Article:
If it’s that easy, why don’t we just do it? Join me for a bit in my garden, if you will. I want things to grow on my schedule, according to my specifications, and for my purposes. I want tomatoes and cucumbers and onions and potatoes (and several other things as well). I don’t want little trees and dandelions and bindweed. I certainly don’t want powdery mildew and Japanese beetles. In order to make the garden do what I want, I have to exert force and effort.

It’s anything but automatic.

Now, growing vegetables is a fine thing. The effort is rewarded, most of the time. But I don’t have to exert that sort of effort in our pollinator garden, where we have native plants that do quite well on their own, thank you very much. If those plants were in my vegetable beds, they would be weeds and would quickly be pulled. Same plants – different agenda.

The Church does not grow automatically, because we seek to maintain and manage and monitor the growth according to our specifications. We guard against any changes that might make us uncomfortable. We weed out any nonconforming species and maintain a monolithic monoculture. We provide only the minimum spiritual and financial resources necessary to sustain the organization as it is, and as we like it.

In short, we often do everything we can to make sure that growth is anything but “automatic.”

We are called to relentlessly root out the roadblocks to growth in and through the Church. That will be quite enough work for any faithful church leader.

Then there’s the mustard seed. Certainly, mustard seed is tiny when compared to other seeds. But size isn’t the real issue. Mustard is not something you have to plant and cultivate. You wouldn’t find mustard plants in the local gardens in Nazareth or Capernaum. Mustard is invasive and persistent. Think crabgrass or creeping Charlie or henbit. That’s the kind of plant Jesus describes.

Notice the outcome of this wild and wonderful growth. The mustard plant is really a large bush. It may grow to a height of eight or ten feet. It will be large enough to provide shelter for birds and other animals. If you were watching closely, you may have noticed that this image takes us back to our first lesson.

The ancient prophets described Israel as the great cedar tree that God would use to shelter the nations. We see that image in our first lesson. When God’s kingdom comes, even the least important critters will find shelter. In the gospels, birds are symbols for rather unimportant things. In Jewish thought, many birds were regarded as ritually unclean. In fact, both Ezekiel and Jesus use the image of the birds to refer to the kingdom-outsiders who now rest in the shade of that magnificent bush.

So the growth is not just for us to have more mustard seed. The growth is not just so the church can be a magnificent bush. Instead, the Holy Spirit gives the growth so the outsiders in our lives can find shelter from the storms of life.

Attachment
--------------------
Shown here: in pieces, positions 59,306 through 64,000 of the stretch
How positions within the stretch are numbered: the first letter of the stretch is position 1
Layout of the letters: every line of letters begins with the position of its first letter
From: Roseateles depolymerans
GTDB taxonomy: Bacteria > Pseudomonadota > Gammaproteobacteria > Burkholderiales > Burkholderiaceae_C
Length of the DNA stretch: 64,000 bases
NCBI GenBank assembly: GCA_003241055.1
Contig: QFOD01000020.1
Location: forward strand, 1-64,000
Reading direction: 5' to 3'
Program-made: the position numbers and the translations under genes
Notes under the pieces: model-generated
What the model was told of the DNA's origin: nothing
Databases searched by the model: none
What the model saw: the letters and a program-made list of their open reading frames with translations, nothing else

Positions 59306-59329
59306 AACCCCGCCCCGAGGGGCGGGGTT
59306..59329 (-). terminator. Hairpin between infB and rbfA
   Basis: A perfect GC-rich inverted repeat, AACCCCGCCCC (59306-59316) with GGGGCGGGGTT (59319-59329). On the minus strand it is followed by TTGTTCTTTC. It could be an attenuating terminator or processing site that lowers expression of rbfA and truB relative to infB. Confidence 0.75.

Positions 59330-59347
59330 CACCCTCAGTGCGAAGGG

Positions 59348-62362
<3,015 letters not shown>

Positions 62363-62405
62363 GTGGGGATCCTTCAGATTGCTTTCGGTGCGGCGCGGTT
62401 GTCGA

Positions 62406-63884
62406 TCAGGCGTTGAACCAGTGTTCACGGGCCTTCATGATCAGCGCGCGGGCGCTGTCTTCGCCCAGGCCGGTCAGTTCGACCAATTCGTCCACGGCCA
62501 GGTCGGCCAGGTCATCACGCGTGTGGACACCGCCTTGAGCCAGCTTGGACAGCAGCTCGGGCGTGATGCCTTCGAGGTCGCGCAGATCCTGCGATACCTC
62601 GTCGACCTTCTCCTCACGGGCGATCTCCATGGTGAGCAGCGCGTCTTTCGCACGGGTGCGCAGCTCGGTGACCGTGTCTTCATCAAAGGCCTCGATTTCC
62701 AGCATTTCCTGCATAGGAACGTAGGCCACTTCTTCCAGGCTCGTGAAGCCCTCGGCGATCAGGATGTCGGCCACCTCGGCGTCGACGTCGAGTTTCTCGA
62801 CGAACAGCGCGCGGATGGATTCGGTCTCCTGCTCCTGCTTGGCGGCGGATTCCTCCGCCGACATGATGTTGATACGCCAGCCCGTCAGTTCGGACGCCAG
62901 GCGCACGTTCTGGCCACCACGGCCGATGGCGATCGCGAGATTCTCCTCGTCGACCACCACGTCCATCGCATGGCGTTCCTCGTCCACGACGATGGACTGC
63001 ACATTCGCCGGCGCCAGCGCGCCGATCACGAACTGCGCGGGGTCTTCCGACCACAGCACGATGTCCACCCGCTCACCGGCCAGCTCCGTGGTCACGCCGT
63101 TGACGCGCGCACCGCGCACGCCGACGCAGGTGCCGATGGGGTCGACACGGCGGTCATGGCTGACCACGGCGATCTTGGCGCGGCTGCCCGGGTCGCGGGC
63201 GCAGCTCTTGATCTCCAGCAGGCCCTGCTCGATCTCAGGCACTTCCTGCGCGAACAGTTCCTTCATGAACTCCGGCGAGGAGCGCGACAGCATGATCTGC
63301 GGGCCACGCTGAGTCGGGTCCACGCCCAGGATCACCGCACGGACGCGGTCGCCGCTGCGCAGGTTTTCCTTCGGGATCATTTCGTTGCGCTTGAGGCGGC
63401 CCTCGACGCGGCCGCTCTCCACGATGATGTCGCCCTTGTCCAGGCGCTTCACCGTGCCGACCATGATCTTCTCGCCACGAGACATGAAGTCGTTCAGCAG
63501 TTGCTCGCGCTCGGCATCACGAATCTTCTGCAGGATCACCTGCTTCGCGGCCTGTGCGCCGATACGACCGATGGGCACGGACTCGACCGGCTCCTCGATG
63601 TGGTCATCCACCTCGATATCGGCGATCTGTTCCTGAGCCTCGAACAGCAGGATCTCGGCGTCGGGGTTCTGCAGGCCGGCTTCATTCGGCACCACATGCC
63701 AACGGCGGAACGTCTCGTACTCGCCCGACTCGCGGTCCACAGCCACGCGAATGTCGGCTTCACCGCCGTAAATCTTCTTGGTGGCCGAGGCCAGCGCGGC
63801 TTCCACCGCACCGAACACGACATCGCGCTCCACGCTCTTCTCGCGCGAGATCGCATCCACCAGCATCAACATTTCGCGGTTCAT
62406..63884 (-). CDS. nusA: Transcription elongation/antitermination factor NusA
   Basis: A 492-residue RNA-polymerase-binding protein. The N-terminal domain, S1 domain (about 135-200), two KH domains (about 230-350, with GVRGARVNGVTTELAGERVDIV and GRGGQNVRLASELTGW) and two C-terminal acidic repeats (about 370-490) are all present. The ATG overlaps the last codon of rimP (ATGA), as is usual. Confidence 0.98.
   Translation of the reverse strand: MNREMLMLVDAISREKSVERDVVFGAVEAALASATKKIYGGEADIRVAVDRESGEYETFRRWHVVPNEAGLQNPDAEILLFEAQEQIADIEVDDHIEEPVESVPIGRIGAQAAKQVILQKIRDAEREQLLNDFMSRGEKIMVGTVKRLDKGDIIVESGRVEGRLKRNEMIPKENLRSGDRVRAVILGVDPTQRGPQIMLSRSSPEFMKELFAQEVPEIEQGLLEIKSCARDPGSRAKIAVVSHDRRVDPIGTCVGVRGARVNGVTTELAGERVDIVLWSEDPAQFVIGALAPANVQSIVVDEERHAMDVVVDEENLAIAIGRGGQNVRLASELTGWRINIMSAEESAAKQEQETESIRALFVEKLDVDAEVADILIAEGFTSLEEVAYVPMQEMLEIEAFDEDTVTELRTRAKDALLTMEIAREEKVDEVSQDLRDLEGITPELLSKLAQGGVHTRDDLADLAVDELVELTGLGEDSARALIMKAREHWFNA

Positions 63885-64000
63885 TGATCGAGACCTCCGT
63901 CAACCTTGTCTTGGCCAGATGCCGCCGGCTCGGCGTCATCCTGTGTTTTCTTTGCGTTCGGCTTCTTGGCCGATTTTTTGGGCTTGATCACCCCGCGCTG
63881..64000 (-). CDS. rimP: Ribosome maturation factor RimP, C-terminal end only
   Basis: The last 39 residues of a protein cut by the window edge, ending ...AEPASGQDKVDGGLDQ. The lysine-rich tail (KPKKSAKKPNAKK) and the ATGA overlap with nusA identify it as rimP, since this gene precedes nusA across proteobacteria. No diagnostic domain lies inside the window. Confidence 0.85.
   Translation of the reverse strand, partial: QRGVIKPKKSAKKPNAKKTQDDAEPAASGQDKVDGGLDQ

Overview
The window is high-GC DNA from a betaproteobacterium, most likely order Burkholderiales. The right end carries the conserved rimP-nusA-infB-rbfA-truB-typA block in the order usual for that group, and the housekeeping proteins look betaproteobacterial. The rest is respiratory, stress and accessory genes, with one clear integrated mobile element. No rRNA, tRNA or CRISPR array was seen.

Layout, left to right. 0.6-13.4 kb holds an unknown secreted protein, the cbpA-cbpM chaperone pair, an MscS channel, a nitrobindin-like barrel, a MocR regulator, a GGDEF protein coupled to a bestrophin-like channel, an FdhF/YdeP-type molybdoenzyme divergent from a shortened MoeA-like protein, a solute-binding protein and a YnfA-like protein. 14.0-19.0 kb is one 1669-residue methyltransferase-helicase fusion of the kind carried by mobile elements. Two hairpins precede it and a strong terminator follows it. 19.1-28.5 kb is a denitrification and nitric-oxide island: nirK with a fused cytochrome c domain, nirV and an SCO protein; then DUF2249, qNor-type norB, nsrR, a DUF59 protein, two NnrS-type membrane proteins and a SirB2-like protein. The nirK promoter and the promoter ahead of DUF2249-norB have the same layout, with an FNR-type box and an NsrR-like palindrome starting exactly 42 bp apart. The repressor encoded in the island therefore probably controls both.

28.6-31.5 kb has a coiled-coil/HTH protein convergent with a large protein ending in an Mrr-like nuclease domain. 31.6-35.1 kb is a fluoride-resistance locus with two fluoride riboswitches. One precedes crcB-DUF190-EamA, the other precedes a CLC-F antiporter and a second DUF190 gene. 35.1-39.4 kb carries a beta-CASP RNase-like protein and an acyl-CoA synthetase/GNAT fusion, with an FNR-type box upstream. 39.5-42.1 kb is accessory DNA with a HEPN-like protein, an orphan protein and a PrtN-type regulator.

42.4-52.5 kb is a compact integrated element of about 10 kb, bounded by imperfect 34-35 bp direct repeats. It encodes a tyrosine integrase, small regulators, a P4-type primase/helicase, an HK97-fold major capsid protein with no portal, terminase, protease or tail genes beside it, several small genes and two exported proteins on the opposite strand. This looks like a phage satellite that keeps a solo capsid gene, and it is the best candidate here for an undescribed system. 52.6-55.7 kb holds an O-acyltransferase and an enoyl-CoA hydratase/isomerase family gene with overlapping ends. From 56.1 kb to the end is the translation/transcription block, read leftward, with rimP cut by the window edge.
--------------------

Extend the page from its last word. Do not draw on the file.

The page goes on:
The mustard bush is not, however, a proud and magnificent cedar tree. The real work of God’s kingdom will happen in places where we might least expect it. In Ezekiel seventeen, verse twenty-four, the LORD speaks through the prophet. “All the trees of the field shall know that I am the Lord,” writes the prophet. “I bring low the high tree, I make high the low tree; I dry up the green tree and make the dry tree flourish. I the Lord have spoken; I will accomplish it.”

We may be looking at the great trees for great things. God, on the other hand, works through the wild weeds of the wilderness to bring about wonders of growth. So, for example, a small congregation should never feel bad about being small. This is where the Holy Spirit does its best work.

Jesus doesn’t point to the noble cedar, as does Ezekiel. Instead, this kingdom parable points to “something more ordinary, and yet also something more able to show up,” Matt Skinner proposes, “to take over inch by inch, and eventually to transform a whole landscape.” What a humorous and hopeful image in a world awash with stories of pompous prats who cannot deal with their own fraudulent failures.

The Reign of God among us may well crowd out our own planned church crops and reach out to fowl we wouldn’t welcome on our own. The mustard seed is growing, for example, outside the walls of our church buildings and the boundaries of our worshipping communities, whether we like that or not. Will we chuckle or grumble in God’s garden? Will we regard that extravagant and spontaneous growth as Good News or as weeds to be pulled?

Then, there’s the “conclusion” to the text. Our text points, perhaps, to the reality that the emergence of the Reign of God from mystery into meaning, from darkness into light, will create discomfort and disturbance for the status quo. The seed of the Reign of God grows automatically and with astonishing productivity – if we don’t resist it. That seed grows in places we would not choose, thank God! And the more we do to open ourselves to that wonder, the more of the mystery will become meaningful to us.